The Melbourne Writers Festival is on at the moment – I went to hear novelist Sonia Orchard speak about her latest novel, Into the fire.
It’s a story about womanhood and friendship, even though Sonia told us she didn’t set out to write a book about friendship. Lara, the protagonist, and her friend Alice, become friends when they meet in the Women’s Studies department at Melbourne University but as they grow into young adults, they make different choices which leads to a drifting in their friendship.
Readers know from the beginning that Alice was killed in a home fire. The story begins when Lara is returning to visit Alice’s husband and three children, a year after Alice died.
Tali Lavi, who interviewed Sonia, noted that as soon as you have finished reading the book, you want to flick back through it to find out when your ideas about what happened changed. Doesn’t that make you want to read this book?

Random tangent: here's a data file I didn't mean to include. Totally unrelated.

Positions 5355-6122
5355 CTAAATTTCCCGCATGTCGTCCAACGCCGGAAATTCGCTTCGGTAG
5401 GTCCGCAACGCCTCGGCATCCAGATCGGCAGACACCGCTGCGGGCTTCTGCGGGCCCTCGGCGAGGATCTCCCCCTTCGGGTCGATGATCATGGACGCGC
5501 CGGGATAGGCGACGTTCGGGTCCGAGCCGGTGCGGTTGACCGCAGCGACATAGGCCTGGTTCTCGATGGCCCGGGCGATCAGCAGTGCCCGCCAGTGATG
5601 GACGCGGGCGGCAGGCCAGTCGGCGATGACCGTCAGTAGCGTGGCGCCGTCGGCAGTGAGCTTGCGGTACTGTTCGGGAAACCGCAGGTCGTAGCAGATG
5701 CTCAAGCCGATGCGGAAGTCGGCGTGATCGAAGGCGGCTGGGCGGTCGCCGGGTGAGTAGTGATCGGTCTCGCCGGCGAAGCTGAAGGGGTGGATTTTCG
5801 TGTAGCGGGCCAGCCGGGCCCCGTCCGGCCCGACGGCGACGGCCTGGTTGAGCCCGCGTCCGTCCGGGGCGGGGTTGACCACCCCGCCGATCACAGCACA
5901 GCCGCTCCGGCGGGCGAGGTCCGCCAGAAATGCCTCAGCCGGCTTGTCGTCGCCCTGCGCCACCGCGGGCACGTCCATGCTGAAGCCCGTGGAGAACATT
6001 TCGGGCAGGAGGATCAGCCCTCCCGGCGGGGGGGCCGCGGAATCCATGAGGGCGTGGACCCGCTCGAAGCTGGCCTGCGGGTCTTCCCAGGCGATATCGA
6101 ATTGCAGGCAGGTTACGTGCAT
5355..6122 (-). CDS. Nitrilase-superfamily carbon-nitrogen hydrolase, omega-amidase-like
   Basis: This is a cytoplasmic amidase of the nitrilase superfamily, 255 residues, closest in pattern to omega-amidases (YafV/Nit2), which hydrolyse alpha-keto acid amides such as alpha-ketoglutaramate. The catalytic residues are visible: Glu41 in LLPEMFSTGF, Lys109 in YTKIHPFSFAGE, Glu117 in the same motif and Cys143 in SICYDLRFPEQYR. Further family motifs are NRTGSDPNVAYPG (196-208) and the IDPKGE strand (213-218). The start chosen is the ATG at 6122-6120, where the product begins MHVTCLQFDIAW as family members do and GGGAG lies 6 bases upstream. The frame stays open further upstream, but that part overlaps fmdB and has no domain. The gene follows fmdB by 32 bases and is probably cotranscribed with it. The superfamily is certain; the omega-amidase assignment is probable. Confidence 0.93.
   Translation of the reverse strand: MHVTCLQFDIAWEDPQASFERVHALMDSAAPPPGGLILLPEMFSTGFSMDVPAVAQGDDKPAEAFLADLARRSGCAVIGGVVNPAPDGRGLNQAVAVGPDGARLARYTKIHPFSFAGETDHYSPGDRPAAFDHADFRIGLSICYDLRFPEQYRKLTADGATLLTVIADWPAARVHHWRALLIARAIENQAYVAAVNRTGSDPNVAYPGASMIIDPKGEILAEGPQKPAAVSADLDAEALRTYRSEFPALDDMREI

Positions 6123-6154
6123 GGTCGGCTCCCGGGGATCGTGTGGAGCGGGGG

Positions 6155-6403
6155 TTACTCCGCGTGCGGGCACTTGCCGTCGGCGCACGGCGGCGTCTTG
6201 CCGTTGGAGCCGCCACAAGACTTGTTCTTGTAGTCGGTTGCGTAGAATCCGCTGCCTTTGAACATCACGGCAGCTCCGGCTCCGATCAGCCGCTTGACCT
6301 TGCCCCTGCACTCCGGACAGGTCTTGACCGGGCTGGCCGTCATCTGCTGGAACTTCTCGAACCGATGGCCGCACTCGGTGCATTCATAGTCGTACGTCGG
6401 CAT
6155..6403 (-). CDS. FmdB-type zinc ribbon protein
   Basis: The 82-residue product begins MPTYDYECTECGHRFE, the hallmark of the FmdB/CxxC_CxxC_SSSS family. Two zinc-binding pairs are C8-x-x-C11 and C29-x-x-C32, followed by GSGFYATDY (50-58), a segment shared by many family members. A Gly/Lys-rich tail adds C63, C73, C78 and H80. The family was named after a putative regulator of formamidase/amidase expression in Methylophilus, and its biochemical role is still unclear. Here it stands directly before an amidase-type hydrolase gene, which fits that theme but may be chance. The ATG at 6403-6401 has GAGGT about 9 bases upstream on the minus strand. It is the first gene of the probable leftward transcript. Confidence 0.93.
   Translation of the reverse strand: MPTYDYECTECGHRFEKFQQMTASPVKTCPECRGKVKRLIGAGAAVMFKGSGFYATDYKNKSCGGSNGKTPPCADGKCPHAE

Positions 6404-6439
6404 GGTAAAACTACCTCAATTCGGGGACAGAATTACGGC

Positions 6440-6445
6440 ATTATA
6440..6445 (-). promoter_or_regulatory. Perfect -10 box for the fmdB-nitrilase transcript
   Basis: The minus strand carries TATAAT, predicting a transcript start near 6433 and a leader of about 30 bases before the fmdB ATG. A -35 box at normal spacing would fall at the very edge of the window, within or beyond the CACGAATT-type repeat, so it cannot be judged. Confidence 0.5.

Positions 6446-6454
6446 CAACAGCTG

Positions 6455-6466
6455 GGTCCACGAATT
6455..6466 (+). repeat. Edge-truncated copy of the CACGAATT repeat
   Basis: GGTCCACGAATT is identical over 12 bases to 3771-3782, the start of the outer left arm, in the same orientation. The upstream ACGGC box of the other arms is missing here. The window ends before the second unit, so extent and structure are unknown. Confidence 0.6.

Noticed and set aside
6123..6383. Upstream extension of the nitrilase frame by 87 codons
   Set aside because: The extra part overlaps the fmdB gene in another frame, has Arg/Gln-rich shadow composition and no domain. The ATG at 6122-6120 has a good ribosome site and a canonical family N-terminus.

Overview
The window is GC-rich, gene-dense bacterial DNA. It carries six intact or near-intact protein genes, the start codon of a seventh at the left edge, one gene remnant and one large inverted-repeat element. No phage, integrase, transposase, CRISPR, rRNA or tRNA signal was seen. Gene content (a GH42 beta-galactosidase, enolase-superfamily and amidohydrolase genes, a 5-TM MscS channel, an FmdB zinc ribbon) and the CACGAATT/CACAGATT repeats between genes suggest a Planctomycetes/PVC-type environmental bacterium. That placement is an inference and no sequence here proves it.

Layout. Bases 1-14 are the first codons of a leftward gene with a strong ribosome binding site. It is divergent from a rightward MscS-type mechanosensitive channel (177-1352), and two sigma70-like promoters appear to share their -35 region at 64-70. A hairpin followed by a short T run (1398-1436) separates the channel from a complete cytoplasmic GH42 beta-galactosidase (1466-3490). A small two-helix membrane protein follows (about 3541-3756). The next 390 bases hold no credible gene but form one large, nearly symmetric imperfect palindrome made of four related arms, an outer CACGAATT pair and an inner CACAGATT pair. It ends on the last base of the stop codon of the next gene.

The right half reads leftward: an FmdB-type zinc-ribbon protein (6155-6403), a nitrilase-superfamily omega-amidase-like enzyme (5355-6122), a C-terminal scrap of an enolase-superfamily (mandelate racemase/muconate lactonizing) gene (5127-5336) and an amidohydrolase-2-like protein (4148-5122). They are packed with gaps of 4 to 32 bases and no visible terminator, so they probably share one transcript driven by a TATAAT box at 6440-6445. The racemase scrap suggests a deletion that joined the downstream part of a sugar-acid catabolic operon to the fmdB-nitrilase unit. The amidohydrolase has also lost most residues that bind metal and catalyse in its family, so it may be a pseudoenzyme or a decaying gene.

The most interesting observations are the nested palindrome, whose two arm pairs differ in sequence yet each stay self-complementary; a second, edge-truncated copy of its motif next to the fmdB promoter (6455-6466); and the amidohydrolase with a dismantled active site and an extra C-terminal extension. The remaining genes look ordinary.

I’m halfway into this novel but I’m so intrigued by the characters and their choices that I suspect cooking dinner, washing clothes and puppy-walking may fall by the wayside in order for me to sneak a few more chapters in. It also brings back memories of being a young Melbourne Arts student, with three-thousand word essays to write and lectures about obscure writers to attend.
A few years ago, I attended a writing workshop with Sonia about time management techniques for writers. Sonia encouraged us to fill out a few questions sheets, which I still pull out and use now when I’m stuck or have lost my way. Sonia had both practical and empathetic strategies, as well as a range of questions which made me consider my writing style and habits in all sorts of different ways.
Sonia’s article about feeling as if she’d failed her three daughters when she struggled to maintain a writing career while looking after her young children, also struck a chord with me. Women writers need more than a room of their own now – they also need a nanny, a virtual assistant and a cleaner.
Might be time to fill in Sonia’s worksheets again.